Each Monday, I continue to share Western movie reviews as I go through the process of finishing post and releasing my 12 Westerns in 12 Months during 2020. I am watching these films not from an audience perspective but as a filmmaker, as a student of the genre.


Week 112: The Tracker

When I first saw this Australian Western as a teenager at the Scottsdale Film Festival, I was astounded by its poetic style, its use of songs and paintings, and its powerful story. Now, nearly two decades later, my appreciation of the film continues if the years and my other watching experiences may have altered the way I see it.

It is hard now to watch The Tracker without thinking of Sweet Country, a brilliant Australian Western that was released a few years ago and made the top of my 10 best that year. It has a similar subject, though the execution is more complex and the film has a harsher tone. In comparison, Rolf de Heer’s film feels like allegory with characters less as realistic depictions and more as representations of a type. For that reason, the central racist character isn’t explored with much depth. Though he has a couple human moments, he is shown as hateful without us knowing why. Years ago, that didn’t bother me. Now it does. The simplistic representations did not effect this 35 year old viewer as they did my impressionable self.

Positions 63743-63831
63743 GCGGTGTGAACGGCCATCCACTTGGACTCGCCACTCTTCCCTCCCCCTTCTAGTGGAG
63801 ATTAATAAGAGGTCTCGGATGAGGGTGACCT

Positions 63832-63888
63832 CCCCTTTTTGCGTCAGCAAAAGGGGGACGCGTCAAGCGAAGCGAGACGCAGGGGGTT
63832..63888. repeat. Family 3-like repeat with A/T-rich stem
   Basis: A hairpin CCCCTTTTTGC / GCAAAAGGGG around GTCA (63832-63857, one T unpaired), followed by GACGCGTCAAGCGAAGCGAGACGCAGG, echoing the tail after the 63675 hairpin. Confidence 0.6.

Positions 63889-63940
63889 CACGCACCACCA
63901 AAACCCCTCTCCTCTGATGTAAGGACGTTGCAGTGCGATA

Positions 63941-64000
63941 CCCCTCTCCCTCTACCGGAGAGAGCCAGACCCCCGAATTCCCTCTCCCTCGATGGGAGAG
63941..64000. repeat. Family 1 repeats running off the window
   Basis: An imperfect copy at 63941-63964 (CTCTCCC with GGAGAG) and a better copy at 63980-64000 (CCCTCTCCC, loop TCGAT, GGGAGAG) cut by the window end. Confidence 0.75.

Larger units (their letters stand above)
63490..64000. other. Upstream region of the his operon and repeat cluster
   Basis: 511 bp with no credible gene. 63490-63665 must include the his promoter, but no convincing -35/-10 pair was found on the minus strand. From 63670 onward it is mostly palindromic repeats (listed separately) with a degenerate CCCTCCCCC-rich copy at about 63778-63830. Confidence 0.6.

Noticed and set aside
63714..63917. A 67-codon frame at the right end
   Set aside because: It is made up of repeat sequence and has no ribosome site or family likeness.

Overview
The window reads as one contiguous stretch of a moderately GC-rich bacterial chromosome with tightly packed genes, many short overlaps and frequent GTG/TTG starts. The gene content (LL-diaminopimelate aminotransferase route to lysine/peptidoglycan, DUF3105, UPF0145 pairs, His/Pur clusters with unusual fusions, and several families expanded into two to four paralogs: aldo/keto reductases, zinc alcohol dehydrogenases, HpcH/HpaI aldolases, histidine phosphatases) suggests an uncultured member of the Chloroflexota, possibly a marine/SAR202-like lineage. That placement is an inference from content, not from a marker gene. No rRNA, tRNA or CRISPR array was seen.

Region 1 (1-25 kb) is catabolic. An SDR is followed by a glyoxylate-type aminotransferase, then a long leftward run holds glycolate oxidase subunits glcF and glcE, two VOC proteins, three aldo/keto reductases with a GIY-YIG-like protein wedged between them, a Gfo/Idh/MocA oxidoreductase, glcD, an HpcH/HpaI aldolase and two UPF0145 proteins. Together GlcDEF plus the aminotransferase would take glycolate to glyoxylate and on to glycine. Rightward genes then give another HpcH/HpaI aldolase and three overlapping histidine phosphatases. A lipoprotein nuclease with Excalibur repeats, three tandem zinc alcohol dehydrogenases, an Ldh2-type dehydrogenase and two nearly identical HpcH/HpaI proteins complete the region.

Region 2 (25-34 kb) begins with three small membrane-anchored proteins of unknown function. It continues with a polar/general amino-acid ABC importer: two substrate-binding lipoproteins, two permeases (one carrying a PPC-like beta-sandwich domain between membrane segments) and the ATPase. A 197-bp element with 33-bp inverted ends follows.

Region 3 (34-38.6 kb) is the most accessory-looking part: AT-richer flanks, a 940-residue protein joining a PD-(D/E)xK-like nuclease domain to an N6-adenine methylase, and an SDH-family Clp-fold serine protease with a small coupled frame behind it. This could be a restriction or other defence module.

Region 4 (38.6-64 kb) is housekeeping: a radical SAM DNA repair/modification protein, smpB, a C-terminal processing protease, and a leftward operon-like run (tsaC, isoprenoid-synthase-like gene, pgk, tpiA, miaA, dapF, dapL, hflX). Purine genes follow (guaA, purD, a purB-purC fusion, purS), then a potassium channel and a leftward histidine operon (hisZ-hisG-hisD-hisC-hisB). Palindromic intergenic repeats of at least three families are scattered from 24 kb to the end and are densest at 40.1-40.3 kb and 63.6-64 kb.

However, the film retains much of its power through the use of Archie Roach’s songs and the brilliant choice of showing all violence/death through paintings. The lyrical music that follows the four characters through most of the trek through the desert remains the film’s strongest element. I have truly never seen songs used like this in a Western and would love to attempt something like this myself. I remember how shocked I was years ago when de Heer cut away from violence to show shootings, hangings, and more in paintings. It is a daring choice and one that surprisingly has more of a disturbing effect than showing the actual violence would, especially since it removes the entertainment of seeing the action of killing.

Back in the day, I wanted to remake this in the American West. Now, I still feel the urge to riff off this courageous Western from down under and use some of these elements to create something new.

Watched on Amazon Prime.